In an undefined time and location, in a small isolated village leaded by the ancients, the villagers do not trespass the border of the surrounding forest and never use red color. The population have an old agreement with the weird and evil red dressed creatures called "Those We Don't Speak Of" in this regard. When the crazy Noah Percy Adrien Brody hurts the brave Lucius Hunt Joaquin Phoenix , his blind fiancée Ivy Walker Bryce Dallas Howard decides to challenge the menacing creatures, allowed by her father and leader of the community Edward Walker William Hurt , and to go <more>
to the town to get some medicine to heal the wounds and save her beloved future husband. I heard so many good comments from friends of mine about "The Village" that my expectations of watching an excellent movie were the higher possible. Indeed, the creepy beginning of the story was very scary and intriguing, supported by a great photography and atmosphere. However, after 60, 70 minutes running time, the plot becomes very boring and does not work well, without any twist. Suddenly, the plot point is disclosed very early, ending the mystery and the reality is not a great surprise to a conscious viewer. I was quite disappointed with this promising but overrated suspenseful movie. The sound effects contribute for some scary moments, but in the end, the excellent cast that has great performance deserved a better conclusion for such a mysterious story. Further, it is hard to believe in such a plot in the Twenty-First Century. Maybe, if the story took place in the 60's or in the 70's, it would be more credible. It is also amazing to see how easy is to the leaders to control a frightened society! My vote is eight.Title Brazil : "A Vila" "The Village"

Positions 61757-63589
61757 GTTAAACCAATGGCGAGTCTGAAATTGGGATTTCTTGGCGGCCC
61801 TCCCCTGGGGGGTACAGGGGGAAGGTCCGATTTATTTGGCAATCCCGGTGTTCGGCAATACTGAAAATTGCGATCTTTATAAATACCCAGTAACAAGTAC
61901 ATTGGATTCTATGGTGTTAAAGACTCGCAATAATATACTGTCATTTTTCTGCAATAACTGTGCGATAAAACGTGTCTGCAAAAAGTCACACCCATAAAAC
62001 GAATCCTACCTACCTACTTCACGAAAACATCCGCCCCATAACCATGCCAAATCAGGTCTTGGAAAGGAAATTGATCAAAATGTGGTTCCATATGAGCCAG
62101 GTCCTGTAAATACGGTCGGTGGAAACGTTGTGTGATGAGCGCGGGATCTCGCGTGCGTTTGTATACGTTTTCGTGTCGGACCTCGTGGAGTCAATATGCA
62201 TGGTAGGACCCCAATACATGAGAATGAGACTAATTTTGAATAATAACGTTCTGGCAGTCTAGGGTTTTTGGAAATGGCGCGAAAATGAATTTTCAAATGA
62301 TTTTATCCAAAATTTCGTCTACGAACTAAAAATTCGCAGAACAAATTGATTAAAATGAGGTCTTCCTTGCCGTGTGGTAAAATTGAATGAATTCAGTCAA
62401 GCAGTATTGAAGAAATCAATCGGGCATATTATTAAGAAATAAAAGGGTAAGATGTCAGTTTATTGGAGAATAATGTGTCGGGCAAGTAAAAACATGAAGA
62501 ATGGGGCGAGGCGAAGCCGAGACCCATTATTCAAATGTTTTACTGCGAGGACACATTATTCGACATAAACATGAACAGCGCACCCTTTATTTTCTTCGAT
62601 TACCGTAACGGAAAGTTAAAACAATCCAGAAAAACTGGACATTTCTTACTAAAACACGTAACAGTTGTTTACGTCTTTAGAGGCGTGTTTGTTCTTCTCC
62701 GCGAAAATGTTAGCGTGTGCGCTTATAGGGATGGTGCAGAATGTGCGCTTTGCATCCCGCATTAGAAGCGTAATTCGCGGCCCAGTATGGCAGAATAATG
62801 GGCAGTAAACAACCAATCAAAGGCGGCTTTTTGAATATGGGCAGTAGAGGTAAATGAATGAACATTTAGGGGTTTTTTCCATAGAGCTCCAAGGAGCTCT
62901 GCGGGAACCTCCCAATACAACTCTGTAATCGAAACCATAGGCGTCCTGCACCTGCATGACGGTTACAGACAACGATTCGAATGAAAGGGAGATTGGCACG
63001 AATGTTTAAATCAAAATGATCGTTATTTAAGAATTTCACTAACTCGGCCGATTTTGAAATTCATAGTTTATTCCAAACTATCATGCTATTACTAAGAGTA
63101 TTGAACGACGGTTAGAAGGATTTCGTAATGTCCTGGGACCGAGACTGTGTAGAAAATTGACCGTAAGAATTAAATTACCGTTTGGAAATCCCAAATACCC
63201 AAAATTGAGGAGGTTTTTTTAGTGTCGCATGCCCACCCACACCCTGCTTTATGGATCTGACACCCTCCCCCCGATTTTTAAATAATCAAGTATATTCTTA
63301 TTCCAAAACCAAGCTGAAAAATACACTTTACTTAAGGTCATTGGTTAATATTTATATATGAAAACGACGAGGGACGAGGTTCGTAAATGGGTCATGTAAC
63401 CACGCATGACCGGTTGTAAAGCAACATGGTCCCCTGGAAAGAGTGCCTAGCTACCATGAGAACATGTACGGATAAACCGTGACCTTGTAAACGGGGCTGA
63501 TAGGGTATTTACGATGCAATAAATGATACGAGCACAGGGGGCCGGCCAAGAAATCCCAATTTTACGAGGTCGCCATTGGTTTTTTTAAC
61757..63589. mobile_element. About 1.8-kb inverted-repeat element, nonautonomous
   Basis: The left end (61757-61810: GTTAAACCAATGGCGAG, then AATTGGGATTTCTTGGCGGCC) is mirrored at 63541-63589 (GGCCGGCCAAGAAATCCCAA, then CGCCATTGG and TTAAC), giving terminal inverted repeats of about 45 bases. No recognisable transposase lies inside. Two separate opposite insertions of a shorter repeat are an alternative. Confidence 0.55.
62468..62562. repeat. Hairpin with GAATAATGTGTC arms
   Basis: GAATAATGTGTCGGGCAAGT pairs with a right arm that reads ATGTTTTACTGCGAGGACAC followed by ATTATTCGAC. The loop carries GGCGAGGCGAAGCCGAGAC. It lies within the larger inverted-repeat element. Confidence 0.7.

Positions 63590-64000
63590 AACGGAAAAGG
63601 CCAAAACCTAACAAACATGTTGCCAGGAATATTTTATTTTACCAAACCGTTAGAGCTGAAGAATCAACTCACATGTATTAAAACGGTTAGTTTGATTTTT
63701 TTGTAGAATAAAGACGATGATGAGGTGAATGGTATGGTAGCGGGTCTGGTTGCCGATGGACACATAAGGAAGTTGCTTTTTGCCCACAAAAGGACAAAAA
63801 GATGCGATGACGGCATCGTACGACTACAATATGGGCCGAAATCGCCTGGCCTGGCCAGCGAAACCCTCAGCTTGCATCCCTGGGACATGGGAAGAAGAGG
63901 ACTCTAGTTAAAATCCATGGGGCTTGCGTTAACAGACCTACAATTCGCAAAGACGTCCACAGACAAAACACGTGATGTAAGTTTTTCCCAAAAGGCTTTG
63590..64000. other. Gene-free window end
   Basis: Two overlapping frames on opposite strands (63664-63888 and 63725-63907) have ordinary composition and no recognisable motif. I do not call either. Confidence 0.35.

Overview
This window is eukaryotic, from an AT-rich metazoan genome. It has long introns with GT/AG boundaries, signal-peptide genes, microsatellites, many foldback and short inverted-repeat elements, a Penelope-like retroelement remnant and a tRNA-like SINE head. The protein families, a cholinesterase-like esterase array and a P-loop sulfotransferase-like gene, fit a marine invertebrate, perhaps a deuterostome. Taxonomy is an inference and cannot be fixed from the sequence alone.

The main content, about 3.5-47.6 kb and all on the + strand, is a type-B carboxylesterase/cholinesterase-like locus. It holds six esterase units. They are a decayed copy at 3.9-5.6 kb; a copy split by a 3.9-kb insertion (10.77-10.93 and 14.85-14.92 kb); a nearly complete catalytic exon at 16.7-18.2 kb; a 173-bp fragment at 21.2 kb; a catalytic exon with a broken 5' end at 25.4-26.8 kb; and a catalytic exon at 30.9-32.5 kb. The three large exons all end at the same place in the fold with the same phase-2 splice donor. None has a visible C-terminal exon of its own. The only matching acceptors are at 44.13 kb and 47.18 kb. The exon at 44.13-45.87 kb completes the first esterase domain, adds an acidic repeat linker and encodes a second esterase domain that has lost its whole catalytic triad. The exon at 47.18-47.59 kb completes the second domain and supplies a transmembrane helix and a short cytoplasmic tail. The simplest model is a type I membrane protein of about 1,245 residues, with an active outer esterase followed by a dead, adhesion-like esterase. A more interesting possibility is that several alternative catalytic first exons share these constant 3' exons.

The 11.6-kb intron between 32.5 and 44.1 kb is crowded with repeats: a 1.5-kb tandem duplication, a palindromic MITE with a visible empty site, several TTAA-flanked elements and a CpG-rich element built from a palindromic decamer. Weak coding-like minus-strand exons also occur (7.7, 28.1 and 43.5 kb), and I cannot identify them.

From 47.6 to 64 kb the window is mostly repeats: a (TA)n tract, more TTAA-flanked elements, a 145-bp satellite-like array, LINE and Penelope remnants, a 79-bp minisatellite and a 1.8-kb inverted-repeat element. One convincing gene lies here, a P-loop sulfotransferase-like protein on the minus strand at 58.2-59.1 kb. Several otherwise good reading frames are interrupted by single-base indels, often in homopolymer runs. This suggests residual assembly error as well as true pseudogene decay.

Pleasantly surprised - enjoyable if predictable (by MovieAddict2016)
It's a shame so many people are criticizing this film based on its "twist." I think Shyamalan is a good storyteller in the classic sense that he's able to just make a good atmospheric thriller that holds one's interest. Some are saying he's a rip-off of Hitchcock, but Hitchcock's films were usually a bit more realistic and almost never supernatural perhaps "The Birds" is the farthest he ventured into truly fictional horror, even "Psycho" was realistic - if not then, certainly now ."The Village" is a good film. I thought the <more>
performances were fine, the direction was tight and suspenseful, and the twist - although I guessed it before the film even started - was still delivered well.Another painful thing about this film is that so many people were expecting a shock-twist, when in fact the twist in "The Village" isn't as gimmicky as one might expect. In fact it's not much of a "shock" or "twist," it's more of a standard minor revelation in the film, and easily predictable.It's a testament to the story itself that it is able to be entertaining in spite of this. At least I thought so.I'm not a huge fan of Shyamalan, I didn't buy into the "Sixth Sense" hype at first and thought it was a fairly basic supernatural thriller with a one-time twist that was easily predictable. I liked it on repeat viewings, but at first I was disappointed.I saw "Unbreakable" and enjoyed it, but found it fairly dull at the same time.Then I saw "Signs" and absolutely loved it, which is ironic because a vast number of people seem to hate the film based on the single fact that its twist is unrealistic.I don't think that's always the case. Just like with "Signs," Shyamalan builds his twist into something else - it's a metaphor for a larger picture. The final message I gathered from "The Village" is that you can't escape tragedy and heartbreak, it follows you everywhere, and it's an element of humanity that can't be broken away from.Not a great film but a fun one-time viewing with a satisfying conclusion.